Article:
Sometimes you get something better.
I noticed the pair when they arrived with serious fishing gear and got to work. She caught something immediately, and then my attention strayed: Blue Corporals, at least six, emerging or having emerged (including one fatally injured with permanently crimped wings, never to fly, just hanging on).
Eventually, I noticed the man had moved across the lake and the young woman had wandered back to the grassy area near the beach where I stood. I asked her, “Catch and release or eat?”
“Catch and release!”
In a few minutes, she came over to ask what I was photographing. Once I showed her the emerging Blue Corporals, she was as hooked as I.
Of different generations and backgrounds, we found our common ground: love of nature. Like me, she watches something terrible in a nature video and wonders, “Why don’t you guys do something instead of just taking the video?” Like me, she rescues things in need. Someone said to her once, “It’s just nature.” Her answer is mine: “Yes, but I’m there; I can do something, so why wouldn’t I!”
“Yes,” I said. “If I have a wreck on the highway, I hope some living thing that sees me will rescue me.”
From there we launched into stories of her life – what she had wanted to be (a mechanic, but her father had asked how will you lift heavy things? to which she said to me Uh . . . ask? with a half-smile and shrug), what she hated doing (hanging dry wall with her father), what she'd done that made her proud and taught her the big things in life (serve in the Air Force), what she has done for her sister (pay for everything for the sister and sister's baby for two years), and what she won’t do again (surrender herself so fully financially to someone else who could look at herself or himself). She also talked about sometimes wishing she were back in service for one reason: no big decisions. "Everything is decided for you and that's kind of comfortable."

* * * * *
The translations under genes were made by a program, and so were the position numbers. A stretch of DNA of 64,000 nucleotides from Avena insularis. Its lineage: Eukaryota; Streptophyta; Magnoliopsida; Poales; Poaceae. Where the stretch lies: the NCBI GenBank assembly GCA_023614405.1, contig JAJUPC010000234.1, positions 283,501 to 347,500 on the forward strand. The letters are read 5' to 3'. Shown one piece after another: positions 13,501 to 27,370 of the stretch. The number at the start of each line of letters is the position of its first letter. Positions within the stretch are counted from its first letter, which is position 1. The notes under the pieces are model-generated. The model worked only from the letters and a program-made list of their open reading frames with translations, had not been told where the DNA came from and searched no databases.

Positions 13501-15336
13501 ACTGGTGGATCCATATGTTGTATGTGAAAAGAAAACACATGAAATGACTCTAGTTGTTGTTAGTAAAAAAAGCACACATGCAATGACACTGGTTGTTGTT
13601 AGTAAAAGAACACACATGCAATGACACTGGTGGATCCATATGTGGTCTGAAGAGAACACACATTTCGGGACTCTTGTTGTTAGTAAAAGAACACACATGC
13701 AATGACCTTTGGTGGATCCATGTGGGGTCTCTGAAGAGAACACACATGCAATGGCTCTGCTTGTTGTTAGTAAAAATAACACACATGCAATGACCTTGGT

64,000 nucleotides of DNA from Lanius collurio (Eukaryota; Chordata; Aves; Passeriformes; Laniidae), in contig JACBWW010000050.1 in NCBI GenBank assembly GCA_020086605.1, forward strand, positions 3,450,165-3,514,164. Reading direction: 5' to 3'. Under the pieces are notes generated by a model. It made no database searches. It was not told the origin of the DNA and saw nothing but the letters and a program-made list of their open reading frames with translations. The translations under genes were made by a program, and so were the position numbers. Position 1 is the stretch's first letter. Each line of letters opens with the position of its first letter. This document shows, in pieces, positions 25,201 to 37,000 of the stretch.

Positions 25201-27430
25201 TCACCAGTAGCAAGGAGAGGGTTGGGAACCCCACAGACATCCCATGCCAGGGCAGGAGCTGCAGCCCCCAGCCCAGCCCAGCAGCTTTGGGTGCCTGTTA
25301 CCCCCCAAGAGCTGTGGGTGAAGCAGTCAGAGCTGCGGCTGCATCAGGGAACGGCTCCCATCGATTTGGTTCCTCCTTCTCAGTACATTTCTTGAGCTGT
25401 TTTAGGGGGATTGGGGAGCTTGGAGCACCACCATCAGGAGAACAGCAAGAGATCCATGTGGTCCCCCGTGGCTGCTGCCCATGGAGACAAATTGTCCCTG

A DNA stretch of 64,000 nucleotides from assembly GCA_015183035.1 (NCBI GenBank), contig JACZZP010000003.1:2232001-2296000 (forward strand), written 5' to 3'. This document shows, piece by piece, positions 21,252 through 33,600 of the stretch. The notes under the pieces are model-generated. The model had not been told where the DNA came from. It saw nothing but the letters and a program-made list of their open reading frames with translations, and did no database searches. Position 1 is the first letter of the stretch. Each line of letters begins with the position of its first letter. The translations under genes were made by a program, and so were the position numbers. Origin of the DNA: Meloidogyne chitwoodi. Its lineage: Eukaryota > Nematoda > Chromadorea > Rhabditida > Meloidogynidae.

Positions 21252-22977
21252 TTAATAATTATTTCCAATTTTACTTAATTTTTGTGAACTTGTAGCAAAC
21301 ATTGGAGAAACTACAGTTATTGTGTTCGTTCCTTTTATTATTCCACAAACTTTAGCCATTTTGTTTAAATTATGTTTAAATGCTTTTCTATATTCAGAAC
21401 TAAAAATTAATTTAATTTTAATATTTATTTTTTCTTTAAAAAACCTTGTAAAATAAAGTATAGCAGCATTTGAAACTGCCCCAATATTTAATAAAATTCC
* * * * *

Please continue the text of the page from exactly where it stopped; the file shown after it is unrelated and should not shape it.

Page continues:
She’s lucky. She has her health, and smarts, and experience, and family. She said, “I keep asking if I can pay rent or buy the groceries or help out with the bills, but they always say no.”
“Good,” I said. “They know you need the time now to decide what comes next.”
“Yes,” she said. “And that’s the scary part.”
After I told her about Lake Dimmick and showed her the map, we parted, but not before we introduced ourselves.
“I really enjoyed talking to you, A_______.”
“Same here, Robley.” she said. “I’m really glad I walked over here.”
I am too.